To: Mark Harper and Shirley Ann Somerville
Let Us In
Make changes so that wheelchair users can be part of society.
Why is this important?
Wheelchair users are being discriminated against every day, in all walks of life - education, work, homebuilding and social life. They are being denied access to buildings, venues and premises that other people in our society enjoy.
Non-wheelchair users are often unaware of the obstacles wheelchair users face. Wheelchair users may want to join in with things but are being denied the opportunity to. The world puts up so many barriers .
For instance, going to the theatre is an experience enjoyed and cherished by many families, especially during the festive season. However, like many other activities, theatres and shows often fail to be wheelchair accessible.
Although the accessibility of venues has improved, wheelchair access is often forgotten, or indeed never thought about.
I acquired my disability in 2010, and was plunged into a World that I didn’t know existed. I found that I couldn’t go here, couldn’t go there, couldn’t do this, couldn’t do that. It’s torture.
The Equality Act describes disability as a ‘protected characteristic’. However, the Act is neither monitored nor enforced. If I think someone is in breach of the Act, it is up to me personally to raise a court action. As the majority of wheelchair users will be surviving on DLA/PIP, this means that this is outwith the realms of affordability for most of us. Is it deliberately cost prohibitive? This Act is nothing more than lip service – a façade to wrongly give the impression that the Government gives a damn.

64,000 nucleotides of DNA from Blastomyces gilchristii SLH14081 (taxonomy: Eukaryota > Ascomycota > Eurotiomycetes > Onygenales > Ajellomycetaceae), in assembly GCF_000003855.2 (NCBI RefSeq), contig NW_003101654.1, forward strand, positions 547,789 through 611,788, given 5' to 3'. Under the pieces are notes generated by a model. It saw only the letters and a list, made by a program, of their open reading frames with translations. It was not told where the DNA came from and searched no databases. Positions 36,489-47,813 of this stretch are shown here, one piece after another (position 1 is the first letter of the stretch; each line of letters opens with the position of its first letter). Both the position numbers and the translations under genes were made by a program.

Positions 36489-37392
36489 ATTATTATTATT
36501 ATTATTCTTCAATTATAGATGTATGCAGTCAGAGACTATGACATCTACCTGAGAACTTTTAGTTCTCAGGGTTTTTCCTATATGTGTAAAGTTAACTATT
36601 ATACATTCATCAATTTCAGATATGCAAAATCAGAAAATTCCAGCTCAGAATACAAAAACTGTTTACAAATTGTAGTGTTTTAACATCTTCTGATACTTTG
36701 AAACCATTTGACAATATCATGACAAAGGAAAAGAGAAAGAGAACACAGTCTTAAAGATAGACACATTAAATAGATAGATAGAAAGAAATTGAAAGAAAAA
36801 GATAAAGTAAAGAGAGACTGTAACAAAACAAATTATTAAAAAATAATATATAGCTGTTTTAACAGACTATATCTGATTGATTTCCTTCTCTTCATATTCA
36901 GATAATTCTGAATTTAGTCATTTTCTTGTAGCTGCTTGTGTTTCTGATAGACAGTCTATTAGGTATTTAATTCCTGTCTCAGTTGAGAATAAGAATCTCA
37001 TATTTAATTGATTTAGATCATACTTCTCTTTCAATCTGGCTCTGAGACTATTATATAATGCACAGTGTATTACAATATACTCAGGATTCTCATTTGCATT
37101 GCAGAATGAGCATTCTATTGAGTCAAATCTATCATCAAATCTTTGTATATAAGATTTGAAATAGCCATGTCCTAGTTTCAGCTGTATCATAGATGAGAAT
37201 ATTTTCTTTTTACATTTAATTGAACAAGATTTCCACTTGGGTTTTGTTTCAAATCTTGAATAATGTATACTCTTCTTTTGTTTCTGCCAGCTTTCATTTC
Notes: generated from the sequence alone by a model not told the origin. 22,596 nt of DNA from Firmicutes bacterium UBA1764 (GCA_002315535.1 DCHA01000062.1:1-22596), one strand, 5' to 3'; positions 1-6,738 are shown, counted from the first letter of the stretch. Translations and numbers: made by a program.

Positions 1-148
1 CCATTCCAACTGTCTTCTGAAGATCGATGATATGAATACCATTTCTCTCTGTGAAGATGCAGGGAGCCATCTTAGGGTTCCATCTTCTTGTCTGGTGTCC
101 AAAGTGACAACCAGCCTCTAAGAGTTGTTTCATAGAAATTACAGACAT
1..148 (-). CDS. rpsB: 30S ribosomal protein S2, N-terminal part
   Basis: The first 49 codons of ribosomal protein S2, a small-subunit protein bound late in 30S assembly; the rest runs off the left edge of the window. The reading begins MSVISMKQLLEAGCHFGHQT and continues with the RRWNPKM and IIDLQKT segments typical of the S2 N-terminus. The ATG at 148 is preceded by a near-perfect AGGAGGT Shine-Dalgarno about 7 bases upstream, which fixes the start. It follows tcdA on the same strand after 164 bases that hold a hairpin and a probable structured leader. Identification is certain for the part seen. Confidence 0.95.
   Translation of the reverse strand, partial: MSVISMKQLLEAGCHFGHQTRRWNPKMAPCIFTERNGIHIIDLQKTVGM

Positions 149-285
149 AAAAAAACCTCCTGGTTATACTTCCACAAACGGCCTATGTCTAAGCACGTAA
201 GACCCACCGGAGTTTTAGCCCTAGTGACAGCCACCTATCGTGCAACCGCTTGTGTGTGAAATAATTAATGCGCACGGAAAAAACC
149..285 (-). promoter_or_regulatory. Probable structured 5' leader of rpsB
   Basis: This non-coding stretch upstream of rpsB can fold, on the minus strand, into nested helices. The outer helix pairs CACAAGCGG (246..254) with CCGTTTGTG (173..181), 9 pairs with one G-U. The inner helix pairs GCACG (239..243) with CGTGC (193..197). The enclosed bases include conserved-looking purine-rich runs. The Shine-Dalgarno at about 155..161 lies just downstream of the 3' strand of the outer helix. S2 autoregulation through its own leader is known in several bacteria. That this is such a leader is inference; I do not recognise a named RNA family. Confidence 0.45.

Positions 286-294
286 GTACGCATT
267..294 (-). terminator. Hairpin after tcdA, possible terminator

I was concerned about the number of premises which appeared to be inaccessible in the City Centre of my home town of Edinburgh, so I undertook my own accessibility survey. The results revealed some gobsmacking figures. I surveyed 130 properties on Lothian Road/Bread Street/Grassmarket on the West side of the City Centre. A massive 95 (73%) are NOT wheelchair accessible. This is Edinburgh, home of the Edinburgh International Festival and World famous Hogmanay celebrations and Scotland’s capital city, in the 21st Century. It’s appalling. This means that I would have to raise 95 court actions! Everyone who asked what I was doing during the survey made the same comment – “I thought everywhere was/had to be accessible now/these days”.
I am not niaive to believe that this situation is confined to one City. The issue exists in every village, town and City, UK-wide.
Wheelchair access needs to be a pre-requisite of planning permission for old AND new buildings. Inaccessible premises change ownership, undergo extensive refurbishment and re-open as ‘newly opened’ businesses, and are still inaccessible! How is this being allowed to happen?